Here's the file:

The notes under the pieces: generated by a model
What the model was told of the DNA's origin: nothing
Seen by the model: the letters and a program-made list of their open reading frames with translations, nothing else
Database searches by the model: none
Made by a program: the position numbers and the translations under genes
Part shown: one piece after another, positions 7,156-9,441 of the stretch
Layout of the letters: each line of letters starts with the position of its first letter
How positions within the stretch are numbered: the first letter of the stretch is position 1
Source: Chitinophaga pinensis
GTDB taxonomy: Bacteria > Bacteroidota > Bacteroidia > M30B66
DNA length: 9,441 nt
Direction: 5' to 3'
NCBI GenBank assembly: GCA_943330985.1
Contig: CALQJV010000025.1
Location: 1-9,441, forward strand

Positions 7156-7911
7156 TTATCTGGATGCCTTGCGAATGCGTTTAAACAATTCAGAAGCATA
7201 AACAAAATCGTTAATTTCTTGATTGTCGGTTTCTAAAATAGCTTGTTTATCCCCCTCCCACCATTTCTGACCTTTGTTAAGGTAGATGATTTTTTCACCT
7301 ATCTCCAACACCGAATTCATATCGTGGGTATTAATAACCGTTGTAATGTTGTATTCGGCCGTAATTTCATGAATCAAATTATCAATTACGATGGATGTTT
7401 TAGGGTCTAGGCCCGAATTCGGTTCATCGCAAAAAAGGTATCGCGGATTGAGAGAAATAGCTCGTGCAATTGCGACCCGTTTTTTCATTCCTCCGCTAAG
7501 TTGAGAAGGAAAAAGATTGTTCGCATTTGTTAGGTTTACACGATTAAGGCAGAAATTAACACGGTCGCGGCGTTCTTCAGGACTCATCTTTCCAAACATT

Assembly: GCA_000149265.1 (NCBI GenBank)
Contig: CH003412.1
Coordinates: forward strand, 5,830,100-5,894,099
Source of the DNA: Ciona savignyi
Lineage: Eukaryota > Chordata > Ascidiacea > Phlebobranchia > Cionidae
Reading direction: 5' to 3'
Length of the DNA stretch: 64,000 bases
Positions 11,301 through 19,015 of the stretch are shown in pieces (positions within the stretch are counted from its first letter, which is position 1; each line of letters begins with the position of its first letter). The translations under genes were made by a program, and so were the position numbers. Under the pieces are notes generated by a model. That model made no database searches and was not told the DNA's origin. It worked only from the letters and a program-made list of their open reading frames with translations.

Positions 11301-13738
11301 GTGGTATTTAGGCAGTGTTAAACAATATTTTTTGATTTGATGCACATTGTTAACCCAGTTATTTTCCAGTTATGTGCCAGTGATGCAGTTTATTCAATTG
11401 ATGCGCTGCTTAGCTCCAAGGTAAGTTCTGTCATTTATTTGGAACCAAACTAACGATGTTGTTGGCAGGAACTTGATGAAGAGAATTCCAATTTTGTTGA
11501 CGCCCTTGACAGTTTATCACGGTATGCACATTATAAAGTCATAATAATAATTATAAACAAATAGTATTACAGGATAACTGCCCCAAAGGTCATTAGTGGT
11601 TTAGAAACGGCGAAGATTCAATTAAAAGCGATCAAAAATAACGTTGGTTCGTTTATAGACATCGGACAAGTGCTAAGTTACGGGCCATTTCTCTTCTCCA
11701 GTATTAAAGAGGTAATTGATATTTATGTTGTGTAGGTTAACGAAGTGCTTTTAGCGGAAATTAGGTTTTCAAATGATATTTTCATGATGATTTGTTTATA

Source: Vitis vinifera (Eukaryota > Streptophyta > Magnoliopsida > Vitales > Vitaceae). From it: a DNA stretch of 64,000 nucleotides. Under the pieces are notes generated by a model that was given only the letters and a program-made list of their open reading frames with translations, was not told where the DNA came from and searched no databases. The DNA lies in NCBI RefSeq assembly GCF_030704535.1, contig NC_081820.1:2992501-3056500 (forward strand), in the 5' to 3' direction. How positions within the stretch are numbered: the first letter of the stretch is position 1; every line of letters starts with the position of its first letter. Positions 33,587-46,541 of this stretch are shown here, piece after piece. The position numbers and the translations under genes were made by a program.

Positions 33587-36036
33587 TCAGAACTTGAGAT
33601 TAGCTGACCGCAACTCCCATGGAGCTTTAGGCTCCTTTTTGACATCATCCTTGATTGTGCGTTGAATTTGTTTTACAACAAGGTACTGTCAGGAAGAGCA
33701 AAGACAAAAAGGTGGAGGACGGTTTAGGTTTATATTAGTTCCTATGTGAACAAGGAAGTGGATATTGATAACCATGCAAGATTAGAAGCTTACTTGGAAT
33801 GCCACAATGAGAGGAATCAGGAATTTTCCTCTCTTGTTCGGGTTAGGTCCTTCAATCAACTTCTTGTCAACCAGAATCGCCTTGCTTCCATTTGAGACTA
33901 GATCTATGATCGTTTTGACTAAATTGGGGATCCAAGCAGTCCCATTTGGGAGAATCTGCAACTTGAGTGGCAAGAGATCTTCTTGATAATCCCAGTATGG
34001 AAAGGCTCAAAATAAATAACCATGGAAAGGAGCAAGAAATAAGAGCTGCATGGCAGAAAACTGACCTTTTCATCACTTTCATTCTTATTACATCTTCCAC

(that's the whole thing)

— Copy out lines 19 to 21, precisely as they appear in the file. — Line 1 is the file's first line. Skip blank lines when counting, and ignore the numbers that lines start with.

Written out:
7301 ATCTCCAACACCGAATTCATATCGTGGGTATTAATAACCGTTGTAATGTTGTATTCGGCCGTAATTTCATGAATCAAATTATCAATTACGATGGATGTTT
7401 TAGGGTCTAGGCCCGAATTCGGTTCATCGCAAAAAAGGTATCGCGGATTGAGAGAAATAGCTCGTGCAATTGCGACCCGTTTTTTCATTCCTCCGCTAAG
7501 TTGAGAAGGAAAAAGATTGTTCGCATTTGTTAGGTTTACACGATTAAGGCAGAAATTAACACGGTCGCGGCGTTCTTCAGGACTCATCTTTCCAAACATT